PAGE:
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What is a “Wrongful Foreclosure”?


If you have received a foreclosure notice, our Fort Lauderdale real estate attorneys understand that you may be feeling helpless and a bit frustrated. You did everything you could to keep your home, and even believed that you still had a chance—after all, you may have worked with an attorney or financial advisor and were told that you still had time. But then you were told that you are out of time, and that your home is no longer yours. You want to know how you went from having hope to losing everything in a matter of days.

At the office of Edward J. Jennings, P.A., our attorneys thoroughly understand the foreclosure process, and we know what constitutes a legal foreclosure and what constitutes a wrongful foreclosure. If you feel that your home or property was foreclosed on suddenly, or that the process was not complete, or that something was “off,” reach out to our lawyers today. We can evaluate the circumstances surrounding your foreclosure and determine whether or not there was something fishy about it.

Circumstances of a Wrongful Foreclosure 

The foreclosure process is pretty strict, and while it can be difficult for things to be done unconventionally, there have been instances when the creditor, lender, or even the courts have messed up. That said, wrongful foreclosure can happen when the following occur:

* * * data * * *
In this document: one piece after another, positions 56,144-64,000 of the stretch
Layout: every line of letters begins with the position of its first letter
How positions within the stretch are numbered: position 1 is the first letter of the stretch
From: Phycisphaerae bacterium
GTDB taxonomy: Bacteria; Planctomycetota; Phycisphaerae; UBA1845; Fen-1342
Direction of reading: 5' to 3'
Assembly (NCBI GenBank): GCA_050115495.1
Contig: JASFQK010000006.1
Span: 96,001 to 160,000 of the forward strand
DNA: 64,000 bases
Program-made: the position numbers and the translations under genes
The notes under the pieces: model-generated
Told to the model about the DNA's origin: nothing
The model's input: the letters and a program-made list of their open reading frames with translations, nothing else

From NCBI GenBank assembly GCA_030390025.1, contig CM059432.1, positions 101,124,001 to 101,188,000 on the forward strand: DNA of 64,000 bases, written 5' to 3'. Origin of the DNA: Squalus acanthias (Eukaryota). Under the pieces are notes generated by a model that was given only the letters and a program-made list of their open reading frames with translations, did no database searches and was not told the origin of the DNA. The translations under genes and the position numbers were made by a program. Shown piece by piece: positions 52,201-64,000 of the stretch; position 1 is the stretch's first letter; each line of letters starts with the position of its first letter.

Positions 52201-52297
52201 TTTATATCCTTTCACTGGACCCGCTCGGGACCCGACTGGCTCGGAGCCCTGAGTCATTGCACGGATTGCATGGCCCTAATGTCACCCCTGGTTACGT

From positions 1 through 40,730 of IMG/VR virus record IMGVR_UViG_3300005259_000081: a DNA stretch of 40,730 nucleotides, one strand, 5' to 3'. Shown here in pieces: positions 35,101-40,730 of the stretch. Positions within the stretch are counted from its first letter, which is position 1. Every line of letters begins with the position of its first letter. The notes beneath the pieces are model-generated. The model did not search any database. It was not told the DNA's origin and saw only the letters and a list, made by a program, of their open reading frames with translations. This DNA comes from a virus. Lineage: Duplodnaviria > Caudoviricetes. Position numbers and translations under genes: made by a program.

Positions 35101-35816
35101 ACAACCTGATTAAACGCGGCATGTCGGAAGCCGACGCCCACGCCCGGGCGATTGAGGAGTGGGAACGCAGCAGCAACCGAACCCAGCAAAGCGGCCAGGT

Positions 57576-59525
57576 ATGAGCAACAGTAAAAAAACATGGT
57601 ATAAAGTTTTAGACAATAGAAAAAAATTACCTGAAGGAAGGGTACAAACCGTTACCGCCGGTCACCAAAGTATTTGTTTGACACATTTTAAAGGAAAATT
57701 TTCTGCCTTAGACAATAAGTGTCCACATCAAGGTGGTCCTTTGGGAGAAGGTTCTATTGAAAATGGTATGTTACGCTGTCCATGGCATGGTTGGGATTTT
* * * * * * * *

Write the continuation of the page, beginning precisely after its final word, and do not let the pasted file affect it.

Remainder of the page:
• Signatures Were Forged: In most states, lenders are required to submit a foreclosure petition with the courts and to receive approval from a judge at each phase before moving on to the next. This is to make sure that the defendant actually sees and signs the foreclosure documents, as lenders have been known to sign “on behalf of” the homeowners, which is illegal and can result in a wrongful foreclosure.
  • Robo-Signing: Robo-signing is basically like forgery except that it is done unintentionally. Lenders are often overwhelmed with paperwork, and they have several documents they need to sign. To speed through the process, many employees will just thoughtlessly sign off on documents without actually reviewing their contents. This is called “robo-signing,” and though it may be unintentional, it can still amount to a wrongful foreclosure and criminal sanctions.
  • Failure to Abide by the Servicemembers Civil Relief Act: If a lender does not follow the procedures set out in the federal Servicemembers Civil Relief Act, the foreclosure could be considered wrongful. The act requires lenders to go through the courts even in states that do not typically require them to do so. Furthermore, the SCRA stipulates that active duty military members must be given a nine-month window to try and bring their mortgage payments up to current. If they are not given that additional nine months, the foreclosure could be considered invalid.
  • Failure to Abide by State Procedures: Every state has its own processes and procedures that lenders must adhere to when foreclosing on a property.

What to Do When You Are the Victim of a Wrongful Foreclosure 

The foreclosure process is meant to be fair for both the lender and the borrower, but when the lender commits fraud or does not abide by the rules, it becomes a losing game for the homeowner. If you suspect that you were not given fair treatment in your foreclosure, and if you want a shot at a second chance, reach out to the Fort Lauderdale real estate attorneys at the office of Edward J. Jennings, P.A. Call us or request an appointment online now.



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